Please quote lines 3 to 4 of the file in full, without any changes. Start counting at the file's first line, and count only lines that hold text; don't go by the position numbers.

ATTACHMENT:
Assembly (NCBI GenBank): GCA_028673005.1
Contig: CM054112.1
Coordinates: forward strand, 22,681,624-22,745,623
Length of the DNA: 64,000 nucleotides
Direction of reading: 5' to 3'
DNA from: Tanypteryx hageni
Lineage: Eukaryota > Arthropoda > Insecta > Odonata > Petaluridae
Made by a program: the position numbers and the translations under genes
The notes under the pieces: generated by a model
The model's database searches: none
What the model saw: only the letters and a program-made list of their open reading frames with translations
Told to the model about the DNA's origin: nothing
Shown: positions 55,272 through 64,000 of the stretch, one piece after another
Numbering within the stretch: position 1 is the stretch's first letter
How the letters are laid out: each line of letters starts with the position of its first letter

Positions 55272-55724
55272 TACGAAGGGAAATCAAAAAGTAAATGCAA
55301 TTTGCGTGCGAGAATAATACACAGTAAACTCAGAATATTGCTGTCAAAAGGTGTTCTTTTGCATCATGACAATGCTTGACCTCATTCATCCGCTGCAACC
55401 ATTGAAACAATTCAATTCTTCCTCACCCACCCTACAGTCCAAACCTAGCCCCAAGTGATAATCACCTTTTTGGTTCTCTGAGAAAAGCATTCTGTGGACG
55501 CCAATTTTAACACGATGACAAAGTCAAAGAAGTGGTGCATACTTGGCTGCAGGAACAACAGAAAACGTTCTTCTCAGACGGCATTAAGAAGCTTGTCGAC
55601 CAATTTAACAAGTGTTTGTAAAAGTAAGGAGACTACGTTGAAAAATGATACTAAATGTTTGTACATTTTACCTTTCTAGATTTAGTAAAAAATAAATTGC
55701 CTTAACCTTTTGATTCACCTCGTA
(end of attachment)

Coordinates: forward strand, 22,681,624-22,745,623
Length of the DNA: 64,000 nucleotides